The Caves of Yoshimi Unearth an Interesting History
The Hundred Caves of Yoshimi are ancient burial tombs carved into the sandstone cliffs in Saitama Prefecture roughly 50 km from downtown Tokyo. They were unearthed in 1888 by Shogoro Tsuboi a founding father of Japanese anthropology and archaeology. While the caves aren’t particularly well known they are noteworthy as comprise the largest ancient grave cluster in Japan and are also designated as a National Historic Monument. It was initially presupposed the 219 caves were the habitation sites of the local indigenous people though later research pointed to their use for entombing high-ranking dignitaries during the Kofun period around 1,300 years ago.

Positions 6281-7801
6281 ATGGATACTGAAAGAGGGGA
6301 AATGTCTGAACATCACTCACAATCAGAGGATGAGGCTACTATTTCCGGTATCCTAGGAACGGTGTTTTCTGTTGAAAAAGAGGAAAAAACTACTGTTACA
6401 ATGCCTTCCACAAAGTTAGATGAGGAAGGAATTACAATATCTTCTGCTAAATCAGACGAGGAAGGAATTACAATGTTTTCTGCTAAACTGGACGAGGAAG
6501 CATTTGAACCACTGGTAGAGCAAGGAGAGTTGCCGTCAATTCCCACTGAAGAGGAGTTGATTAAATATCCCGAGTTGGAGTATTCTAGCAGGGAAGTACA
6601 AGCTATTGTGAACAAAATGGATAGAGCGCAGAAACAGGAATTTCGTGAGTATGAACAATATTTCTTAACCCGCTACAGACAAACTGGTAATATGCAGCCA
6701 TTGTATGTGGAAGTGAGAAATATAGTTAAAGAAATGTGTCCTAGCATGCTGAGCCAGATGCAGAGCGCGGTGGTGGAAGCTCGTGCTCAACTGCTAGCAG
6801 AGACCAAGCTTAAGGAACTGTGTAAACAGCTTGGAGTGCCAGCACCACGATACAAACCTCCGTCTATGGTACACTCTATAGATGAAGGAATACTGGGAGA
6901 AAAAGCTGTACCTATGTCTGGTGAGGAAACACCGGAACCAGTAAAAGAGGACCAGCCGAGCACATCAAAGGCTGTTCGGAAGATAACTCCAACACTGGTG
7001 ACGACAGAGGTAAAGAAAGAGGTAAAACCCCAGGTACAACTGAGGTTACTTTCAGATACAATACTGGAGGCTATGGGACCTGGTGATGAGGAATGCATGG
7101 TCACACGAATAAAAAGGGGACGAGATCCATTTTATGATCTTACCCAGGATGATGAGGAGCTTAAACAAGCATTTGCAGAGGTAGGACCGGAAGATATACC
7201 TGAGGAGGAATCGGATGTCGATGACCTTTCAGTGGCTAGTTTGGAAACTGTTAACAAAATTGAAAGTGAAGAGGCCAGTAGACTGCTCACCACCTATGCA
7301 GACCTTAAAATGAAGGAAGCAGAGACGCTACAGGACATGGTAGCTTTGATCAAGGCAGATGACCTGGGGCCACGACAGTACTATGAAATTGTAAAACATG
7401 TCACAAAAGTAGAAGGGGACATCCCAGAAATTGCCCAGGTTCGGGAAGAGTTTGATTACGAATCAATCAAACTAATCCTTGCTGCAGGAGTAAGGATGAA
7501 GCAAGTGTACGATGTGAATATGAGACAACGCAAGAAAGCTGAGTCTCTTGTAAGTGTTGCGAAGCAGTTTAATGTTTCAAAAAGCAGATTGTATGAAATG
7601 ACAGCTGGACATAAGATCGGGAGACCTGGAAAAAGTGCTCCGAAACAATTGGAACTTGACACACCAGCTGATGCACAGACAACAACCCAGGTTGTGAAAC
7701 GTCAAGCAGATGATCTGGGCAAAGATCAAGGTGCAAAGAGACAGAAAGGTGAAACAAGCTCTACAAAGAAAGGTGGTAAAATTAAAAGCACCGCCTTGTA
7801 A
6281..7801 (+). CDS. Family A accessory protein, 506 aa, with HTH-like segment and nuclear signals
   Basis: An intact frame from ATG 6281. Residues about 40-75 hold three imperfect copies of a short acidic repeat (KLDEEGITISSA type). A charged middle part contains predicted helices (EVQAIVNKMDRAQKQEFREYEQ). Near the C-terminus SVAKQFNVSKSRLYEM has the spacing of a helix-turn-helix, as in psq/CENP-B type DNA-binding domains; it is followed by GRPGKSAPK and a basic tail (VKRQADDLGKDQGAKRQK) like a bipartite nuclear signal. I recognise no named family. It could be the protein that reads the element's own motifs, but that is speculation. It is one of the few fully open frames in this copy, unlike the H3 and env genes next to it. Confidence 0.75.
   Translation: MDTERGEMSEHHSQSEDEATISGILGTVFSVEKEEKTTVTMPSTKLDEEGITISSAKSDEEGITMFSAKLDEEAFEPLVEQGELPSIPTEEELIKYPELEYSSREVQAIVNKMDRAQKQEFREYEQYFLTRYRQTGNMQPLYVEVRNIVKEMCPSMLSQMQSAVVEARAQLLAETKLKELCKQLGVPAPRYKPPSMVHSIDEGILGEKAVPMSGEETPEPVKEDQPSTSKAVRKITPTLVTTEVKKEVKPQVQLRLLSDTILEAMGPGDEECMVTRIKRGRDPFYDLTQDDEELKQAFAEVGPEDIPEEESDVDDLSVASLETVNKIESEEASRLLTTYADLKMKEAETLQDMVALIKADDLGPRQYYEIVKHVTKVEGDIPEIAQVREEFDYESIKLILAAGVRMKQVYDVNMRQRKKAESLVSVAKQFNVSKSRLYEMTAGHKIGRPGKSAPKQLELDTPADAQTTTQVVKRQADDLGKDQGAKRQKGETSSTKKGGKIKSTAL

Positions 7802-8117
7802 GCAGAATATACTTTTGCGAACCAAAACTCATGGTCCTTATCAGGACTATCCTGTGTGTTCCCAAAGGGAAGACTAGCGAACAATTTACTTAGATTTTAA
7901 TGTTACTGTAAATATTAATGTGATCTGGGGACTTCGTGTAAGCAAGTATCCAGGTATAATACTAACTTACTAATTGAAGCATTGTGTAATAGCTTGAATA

Another interesting feature of the caves comes in the form of a rare luminescent moss Schistostega pennata (higarigoke) which grows naturally in several of the caves and gives off a greenish glow from the reflected light. The caves and tombs dotted over the hills can be freely explored and while somewhat claustrophobic with most entrances spanning only one metre in diameter they do provide a unique glimpse into burial rituals of the past. Next to the cave is a small museum which displays tools, pottery and other artefacts excavated from the burial sites.
Access: The caves are located about 2km from Higashi-Matsuyama Station on the Tobu Tojo Line. From the station options include a 5 minute bus trip or a 25 minute walk. Entry fee: Adults 300 yen / children 200 yen. Open daily 08:30 until 17:00.